Ryanair sues UK over travel lists policy

Photo: EPA

UK budget carrier Ryanair announced it would launch legal challenge related to the policy of the British cabinet to use travel light system, BBC reported. More airports and airlines signalled they would join the action. The travel light system is applied to countries and destinations and evaluetes the potential Covid-19 risk.

The call is for more transparency and clarity about how the government decides which countries qualify for the green list of safe places to visit amid the pandemic. Ministers say the system "cautiously manages the risk of new variants". The traffic light system rates countries green, amber or red based on their Covid risk. Travellers to countries rated green will not need to isolate on their return, but they will need to take a Covid test before and after their trip. Arrivals from amber countries will need to quarantine, while red-list countries have the strictest rules, with only UK or Irish nationals, or UK residents, allowed to return - and they must pay for a 10-day stay in a government quarantine hotel.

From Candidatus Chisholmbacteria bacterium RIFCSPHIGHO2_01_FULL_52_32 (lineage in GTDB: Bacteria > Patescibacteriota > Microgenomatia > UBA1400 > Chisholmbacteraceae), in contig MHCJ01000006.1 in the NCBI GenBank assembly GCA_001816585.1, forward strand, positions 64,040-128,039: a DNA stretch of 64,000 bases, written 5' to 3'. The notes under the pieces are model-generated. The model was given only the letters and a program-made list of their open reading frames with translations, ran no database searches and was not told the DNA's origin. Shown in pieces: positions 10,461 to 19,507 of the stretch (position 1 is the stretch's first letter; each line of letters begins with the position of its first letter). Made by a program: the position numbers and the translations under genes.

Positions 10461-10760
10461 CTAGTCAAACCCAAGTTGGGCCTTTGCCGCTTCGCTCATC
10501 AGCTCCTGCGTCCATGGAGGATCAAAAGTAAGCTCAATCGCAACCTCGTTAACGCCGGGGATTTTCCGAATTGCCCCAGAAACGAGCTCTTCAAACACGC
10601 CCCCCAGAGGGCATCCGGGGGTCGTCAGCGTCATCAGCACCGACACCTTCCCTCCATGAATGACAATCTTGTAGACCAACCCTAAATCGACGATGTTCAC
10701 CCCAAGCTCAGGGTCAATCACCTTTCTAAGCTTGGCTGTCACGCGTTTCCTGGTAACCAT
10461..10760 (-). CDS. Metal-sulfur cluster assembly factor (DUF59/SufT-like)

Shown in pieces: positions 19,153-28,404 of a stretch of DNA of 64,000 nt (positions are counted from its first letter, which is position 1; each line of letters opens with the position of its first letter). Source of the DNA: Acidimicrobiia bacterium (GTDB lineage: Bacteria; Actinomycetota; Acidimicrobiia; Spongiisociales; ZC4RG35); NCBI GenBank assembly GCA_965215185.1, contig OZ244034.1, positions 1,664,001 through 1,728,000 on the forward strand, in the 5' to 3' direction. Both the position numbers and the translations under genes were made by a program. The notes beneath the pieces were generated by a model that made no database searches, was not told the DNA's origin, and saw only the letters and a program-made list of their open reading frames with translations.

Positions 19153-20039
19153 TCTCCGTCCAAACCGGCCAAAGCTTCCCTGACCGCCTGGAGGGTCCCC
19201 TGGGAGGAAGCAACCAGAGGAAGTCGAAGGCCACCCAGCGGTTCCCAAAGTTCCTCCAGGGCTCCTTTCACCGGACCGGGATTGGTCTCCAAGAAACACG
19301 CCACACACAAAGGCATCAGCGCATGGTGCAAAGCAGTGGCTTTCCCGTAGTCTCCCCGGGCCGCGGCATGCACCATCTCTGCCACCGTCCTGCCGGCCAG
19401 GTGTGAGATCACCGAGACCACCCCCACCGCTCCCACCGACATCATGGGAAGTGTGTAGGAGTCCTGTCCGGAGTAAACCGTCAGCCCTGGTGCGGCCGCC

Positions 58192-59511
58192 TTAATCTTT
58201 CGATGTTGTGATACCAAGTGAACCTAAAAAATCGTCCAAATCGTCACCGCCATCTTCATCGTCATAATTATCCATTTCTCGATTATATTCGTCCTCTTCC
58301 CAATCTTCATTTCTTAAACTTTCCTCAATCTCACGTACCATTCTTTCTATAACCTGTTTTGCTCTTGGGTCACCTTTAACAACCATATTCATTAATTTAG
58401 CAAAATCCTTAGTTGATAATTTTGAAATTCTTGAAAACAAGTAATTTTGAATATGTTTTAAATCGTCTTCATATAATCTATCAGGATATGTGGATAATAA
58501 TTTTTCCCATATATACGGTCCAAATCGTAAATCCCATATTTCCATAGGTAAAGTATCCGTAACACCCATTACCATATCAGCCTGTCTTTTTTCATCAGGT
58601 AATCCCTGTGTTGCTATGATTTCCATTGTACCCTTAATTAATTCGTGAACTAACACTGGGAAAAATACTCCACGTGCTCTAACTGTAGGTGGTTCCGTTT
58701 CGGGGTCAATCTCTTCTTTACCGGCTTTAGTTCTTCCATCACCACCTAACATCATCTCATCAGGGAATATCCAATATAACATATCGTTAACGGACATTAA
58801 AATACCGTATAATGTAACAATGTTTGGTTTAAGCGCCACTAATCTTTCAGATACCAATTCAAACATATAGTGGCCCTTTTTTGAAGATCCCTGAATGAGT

The challenge by Ryanair has been put together after huge frustration within the travel industry about the system. The bosses of Jet2 and EasyJetsaid they did not understand why low infection destinations like Mallorca were left off the green list in the last review and questioned how government decisions are made. The boss of Ryanair, Michael O'Leary, wants Boris Johnson to explain the scientific basis behind the system which he says the government "seems to make up" as it goes along.

Travel bosses are concerned the damage of these sudden reversals will continue to erode the confidence of the British travelling public. They maintain there is huge pent-up demand to travel abroad this summer, following three coronavirus lockdowns and huge numbers of cancelled or postponed holidays. But epidemiologists worry that mass travel before more people are fully vaccinated, both in the UK and at holiday destinations, will allow the virus to spread more rapidly.

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